Lt. Gov. Anthony Brown testifies to the House Health and Government… (Barbara Haddock Taylor,…)
At Tuesday's legislative hearing in Annapolis, Lt. Gov. Anthony Brown, point man on Obamacare in Maryland, refused to say he was sorry for the disastrous and embarrassing launch of the state's health insurance website.
I can understand why Brown might have demurred. It was a Republican lawmaker who pushed him for an apology, and that's pretty annoying.
The GOP long opposed national health insurance and a single-payer system. Republicans in Congress did everything possible to derail the Affordable Care Act. Having lost that fight on Capitol Hill and at the Supreme Court, they shut down the federal government in an attempt — one of 40-plus — to repeal it. Republican governors around the country have refused to collaborate on the implementation of the new law.
So if you are among the many who think all Americans deserve affordable health care, when you hear some Republican express urgent concern about the failings of the Obamacare rollout — that their constituents aren't getting the coverage the law promised — the hypocrisy goes right to your spine.
If I'm Brown, sitting there in a hearing room in front of cameras, I'd have been pretty ticked that a Republican asked me to apologize for the failings of the state's online insurance exchange.
But, of course, it should not have come to that.
Brown should have issued a pre-emptive apology.
"I want to say I'm sorry" should have been the first words out of his mouth, particularly if he wants to succeed Martin O'Malley as governor.
Instead, Brown said this: "An apology would amount to very little for those Marylanders who are struggling."
Strictly speaking, he's right.
Politically speaking, he's wrong.
If not for Joshua Sharfstein, the mild-mannered health secretary, the many frustrated people in the market for insurance would not have heard anything in the way of an apology from the O'Malley administration.
She might not want it, but I think Sharon Filicko deserves one.
And it should go something like this: "We're sorry that, while you were being treated for cancer, you had to worry about whether your health insurance policy would continue into 2014. We're really sorry that, instead of being able to nail down a new policy through your state's health insurance exchange, you had to buy expensive insurance and skip a medical treatment that's part of your recovery."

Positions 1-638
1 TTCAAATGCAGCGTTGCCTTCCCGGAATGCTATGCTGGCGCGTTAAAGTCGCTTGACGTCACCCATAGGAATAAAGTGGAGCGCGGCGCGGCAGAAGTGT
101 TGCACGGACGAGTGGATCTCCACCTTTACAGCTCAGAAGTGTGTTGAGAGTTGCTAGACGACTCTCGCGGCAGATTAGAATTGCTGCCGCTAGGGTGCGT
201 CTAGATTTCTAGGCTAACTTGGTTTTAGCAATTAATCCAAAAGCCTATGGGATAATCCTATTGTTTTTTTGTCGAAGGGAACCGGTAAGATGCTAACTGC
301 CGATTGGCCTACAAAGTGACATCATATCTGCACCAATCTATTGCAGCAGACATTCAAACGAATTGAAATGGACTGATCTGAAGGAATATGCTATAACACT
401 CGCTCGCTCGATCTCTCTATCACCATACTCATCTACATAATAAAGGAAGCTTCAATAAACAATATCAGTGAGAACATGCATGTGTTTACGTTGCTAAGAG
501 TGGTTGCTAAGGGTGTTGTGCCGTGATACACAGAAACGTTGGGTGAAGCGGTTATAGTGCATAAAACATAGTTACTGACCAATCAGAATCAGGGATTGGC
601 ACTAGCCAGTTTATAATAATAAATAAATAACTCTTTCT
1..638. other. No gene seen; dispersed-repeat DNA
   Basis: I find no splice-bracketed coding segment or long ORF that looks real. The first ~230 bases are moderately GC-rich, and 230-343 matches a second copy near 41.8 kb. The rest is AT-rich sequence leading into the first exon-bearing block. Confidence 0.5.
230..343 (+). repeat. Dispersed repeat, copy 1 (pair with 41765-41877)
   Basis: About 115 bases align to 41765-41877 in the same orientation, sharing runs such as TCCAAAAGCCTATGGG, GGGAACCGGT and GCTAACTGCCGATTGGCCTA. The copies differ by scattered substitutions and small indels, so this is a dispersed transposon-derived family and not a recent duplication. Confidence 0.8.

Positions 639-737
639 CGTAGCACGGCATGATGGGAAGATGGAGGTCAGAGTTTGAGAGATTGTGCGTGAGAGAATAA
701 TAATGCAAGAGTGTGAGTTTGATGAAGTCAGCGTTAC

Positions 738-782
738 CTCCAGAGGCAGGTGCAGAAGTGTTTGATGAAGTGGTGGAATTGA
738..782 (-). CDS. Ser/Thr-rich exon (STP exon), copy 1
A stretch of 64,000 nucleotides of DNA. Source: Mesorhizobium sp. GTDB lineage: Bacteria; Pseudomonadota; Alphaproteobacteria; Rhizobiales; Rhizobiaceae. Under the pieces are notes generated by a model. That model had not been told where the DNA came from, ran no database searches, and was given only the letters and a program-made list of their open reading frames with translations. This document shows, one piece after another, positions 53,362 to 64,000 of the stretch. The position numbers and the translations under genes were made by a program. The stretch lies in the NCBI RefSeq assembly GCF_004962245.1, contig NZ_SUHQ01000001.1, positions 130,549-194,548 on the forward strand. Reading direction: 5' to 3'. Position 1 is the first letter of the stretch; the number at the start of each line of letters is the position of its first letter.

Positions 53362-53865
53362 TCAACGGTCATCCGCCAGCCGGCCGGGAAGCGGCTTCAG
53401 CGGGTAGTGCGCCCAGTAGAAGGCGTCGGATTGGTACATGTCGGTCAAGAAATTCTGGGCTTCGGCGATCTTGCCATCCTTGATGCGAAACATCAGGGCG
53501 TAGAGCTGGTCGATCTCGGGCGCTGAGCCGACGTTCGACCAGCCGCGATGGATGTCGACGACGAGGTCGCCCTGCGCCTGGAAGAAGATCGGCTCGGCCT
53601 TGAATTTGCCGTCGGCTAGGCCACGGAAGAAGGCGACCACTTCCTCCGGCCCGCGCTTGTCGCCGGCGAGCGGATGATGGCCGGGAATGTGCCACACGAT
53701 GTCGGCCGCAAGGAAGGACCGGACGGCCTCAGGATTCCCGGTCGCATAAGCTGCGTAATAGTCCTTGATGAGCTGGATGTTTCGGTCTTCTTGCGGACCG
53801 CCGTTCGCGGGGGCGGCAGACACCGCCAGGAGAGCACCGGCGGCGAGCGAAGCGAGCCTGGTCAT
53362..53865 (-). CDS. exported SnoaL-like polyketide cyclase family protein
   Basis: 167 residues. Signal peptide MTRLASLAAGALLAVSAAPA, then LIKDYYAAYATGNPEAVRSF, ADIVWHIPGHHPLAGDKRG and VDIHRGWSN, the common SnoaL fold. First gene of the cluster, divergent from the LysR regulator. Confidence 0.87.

Back story: Sharon Filicko and her husband, Dave, live in Bel Air. (Dave is a former employee of The Baltimore Sun; he worked in the advertising department until about seven years ago.)
In the summer of 2012, Sharon was diagnosed with multiple myeloma, the cancer of blood plasma cells in bone marrow. Sharon had health insurance through Aetna Inc. and she got the care she needed, including a bone marrow transplant in April 2013.
In August, Aetna canceled its plan to sell individual policies through the brave new world of Maryland's health insurance exchange, claiming that limitations on what it could charge customers would not allow it to cover costs.
When Sharon learned of this, she was concerned, but figured she and her husband would be able to find new insurance through the Maryland exchange, starting Oct 1.
What they found sounds like madness.
"The first thing I discovered was, you can't register on the state website with an iPad," she says.
When she tried registering online with a computer, Sharon got error messages. The site was down so much that she called for help; each time, she says, she waited about an hour to speak to someone. At one point, her name ended up on three separate online accounts.
She faxed 13 pages of documents to the exchange in order to verify her age and income, but mistakes were made in the data entry.
All of this was time-consuming. It got to be December and Sharon still didn't have insurance lined up for the new year. At one point she was told she qualified for a federal insurance subsidy; at another point she was denied it.
"On Dec. 27, the health-care advocate who was trying to help me said, 'Your account is like a maze, I can't make heads or tails of it.' "
Sharon was on the verge of tears a couple of times, and understandably worried.
She still needs expensive medicine — one for the treatment of her cancer, another for her bones.
So rather than take further chances with the health insurance exchange, Sharon purchased a BlueCross BlueShield policy that will cost $907 a month, starting Feb. 1. She has no insurance for January. Sharon decided to skip this month's treatment for her bones because of its cost: $650.
Good news: She's in remission and, come spring, she turns 65 and qualifies for Medicare, the long-established federal health insurance system that, of course, could have been expanded to cover everyone who pays into it, sparing us glitches and worries and struggles — and the need for apologies.
Dan Rodricks' column appears each Tuesday, Thursday and Sunday. He is the host of "Midday" on WYPR-FM.